The European football body UEFA has posted a deficit of €73.9 million (£63.8 million/$88.7 million) for the COVID-hit 2019-2020 financial year.
With Euro 2020 postponed by a year, revenue for the 12 months to end-June was restricted to €3.04 billion (£2.6 billion/$3.6 billion), versus €3.86 billion (£3.3 billion/$4.6 billion) the previous year and €4.58 billion (£3.95 billion/$5.5 billion) in 2015-2016, normally the comparable period in the prior four-year cycle.
UEFA claimed nevertheless that "even if the growth achieved over the last number of years experienced an unexpected dent", revenue of more than €3 billion (£2.6 billion/$3.6 billion) was still "remarkable".
With prospects of the quadrennial Euro 2020 going ahead in line with the revised schedule after completion of the current European club season now very good, much of the missing revenue will plainly be shunted into 2020-2021.
Many question-marks remain, however, over the precise conditions under which the competition - due to run in various locations between June 11 and July 11 - will be played out.
In such circumstances, it seems inevitable that associated costs will be higher and revenues lower than originally projected pre-pandemic.
More than 85 per cent of the revenue UEFA did generate in 2019-2020 came from media rights, with the bulk of the remainder - €417.8 million (£360.6 million/$501.4 million) - coming from commercial rights.
So-called solidarity payments dipped from €275.2 million (£237.5 million/$330.2 million) in 2018-2019 to €242.8 million (£209.5 million/$291.4 million), with distribution payments cut from €3.09 billion (£2.67 billion/$3.7 billion) to €2.42 billion (£2.1 billion/$2.9 billion).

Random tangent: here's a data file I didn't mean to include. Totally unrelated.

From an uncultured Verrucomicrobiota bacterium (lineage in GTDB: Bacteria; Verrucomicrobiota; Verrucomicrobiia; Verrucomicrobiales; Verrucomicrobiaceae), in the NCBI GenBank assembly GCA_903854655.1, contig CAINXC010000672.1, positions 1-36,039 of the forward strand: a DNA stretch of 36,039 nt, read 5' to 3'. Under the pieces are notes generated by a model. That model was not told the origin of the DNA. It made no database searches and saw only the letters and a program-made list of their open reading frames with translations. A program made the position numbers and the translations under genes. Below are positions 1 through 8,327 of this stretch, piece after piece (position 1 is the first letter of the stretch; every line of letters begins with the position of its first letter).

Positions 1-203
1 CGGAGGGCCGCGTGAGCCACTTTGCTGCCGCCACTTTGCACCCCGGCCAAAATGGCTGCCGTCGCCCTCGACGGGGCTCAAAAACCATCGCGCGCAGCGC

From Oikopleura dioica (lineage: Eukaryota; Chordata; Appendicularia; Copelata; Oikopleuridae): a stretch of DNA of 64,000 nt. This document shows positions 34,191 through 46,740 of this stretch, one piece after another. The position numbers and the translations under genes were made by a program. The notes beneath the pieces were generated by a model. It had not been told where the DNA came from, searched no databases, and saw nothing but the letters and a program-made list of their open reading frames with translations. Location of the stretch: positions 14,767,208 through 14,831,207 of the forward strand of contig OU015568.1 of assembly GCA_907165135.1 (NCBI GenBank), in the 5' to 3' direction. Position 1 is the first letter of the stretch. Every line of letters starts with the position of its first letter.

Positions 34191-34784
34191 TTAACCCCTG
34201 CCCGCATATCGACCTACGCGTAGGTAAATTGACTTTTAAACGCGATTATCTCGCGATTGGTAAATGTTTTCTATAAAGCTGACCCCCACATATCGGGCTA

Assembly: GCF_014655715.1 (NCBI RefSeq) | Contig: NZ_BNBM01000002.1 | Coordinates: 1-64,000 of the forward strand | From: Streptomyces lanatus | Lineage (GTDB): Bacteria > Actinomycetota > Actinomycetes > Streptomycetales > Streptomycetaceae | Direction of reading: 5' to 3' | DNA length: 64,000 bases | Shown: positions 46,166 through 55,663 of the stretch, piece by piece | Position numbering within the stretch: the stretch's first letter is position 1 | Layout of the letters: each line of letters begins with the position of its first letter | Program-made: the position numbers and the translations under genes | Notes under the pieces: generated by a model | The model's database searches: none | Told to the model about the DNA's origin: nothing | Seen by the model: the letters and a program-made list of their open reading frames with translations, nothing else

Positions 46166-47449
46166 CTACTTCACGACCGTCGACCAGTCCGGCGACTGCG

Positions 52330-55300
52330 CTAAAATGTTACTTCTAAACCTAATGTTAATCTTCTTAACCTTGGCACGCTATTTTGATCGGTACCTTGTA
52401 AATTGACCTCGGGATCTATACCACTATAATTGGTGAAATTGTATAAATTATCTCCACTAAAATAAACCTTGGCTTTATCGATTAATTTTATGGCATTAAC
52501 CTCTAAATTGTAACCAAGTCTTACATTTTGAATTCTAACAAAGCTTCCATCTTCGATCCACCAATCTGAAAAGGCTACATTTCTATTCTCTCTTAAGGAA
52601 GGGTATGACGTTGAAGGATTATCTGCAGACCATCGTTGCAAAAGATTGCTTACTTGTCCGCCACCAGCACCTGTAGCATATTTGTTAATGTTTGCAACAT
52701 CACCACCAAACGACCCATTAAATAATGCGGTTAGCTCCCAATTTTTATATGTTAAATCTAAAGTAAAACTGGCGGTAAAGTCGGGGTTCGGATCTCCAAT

Solidarity payments were as much as €1.16 billion (£1 billion/$1.4 billion) in 2015-2016.
The deficit resulted in year-end reserves falling from almost €575 million (£496 million/$690 million) to just over €500 million (£431.5 million/$600 million).
The postponement of Euro 2020 had a knock-on effect on the balance-sheet, which swelled more than 50 per cent to around €3.8 billion (£3.28 billion/$4.56 billion) because accrued expenses and deferred income more than doubled to €2.38 billion (£2.05 billion/$2.86 billion).
UEFA said that a series of measures, including a temporary salary reduction for top management, delivered €34 million (£29.3 million/$40.8 million) in savings, with a similar figure expected for 2020-2021.
Specifically, UEFA's compensation committee endorsed a 20 per cent salary reduction for senior management over three months from May to July 2020.
President Aleksander Čeferin was said to have received fixed compensation of a gross CHF2.42 million (£1.89 million/$2.64 million/€2.19 million) in 2019-2020, with general secretary Theodore Theodoridis getting just under CHF1.36 million (£1.06 million/$1.48 million/€1.23 million), also gross.
A headcount freeze was put in place from April 2020.
Euro 2020 is due to go ahead in 12 cities across Europe from June, with UEFA demanding stadiums being filled to at least 25 per cent capacity.
Decisions on Munich, Bilbao and Dublin are due to be made on Friday (April 23) with Irish Deputy Prime Minister Leo Varadkar saying June would likely be "too early" for the capital to meet the criteria.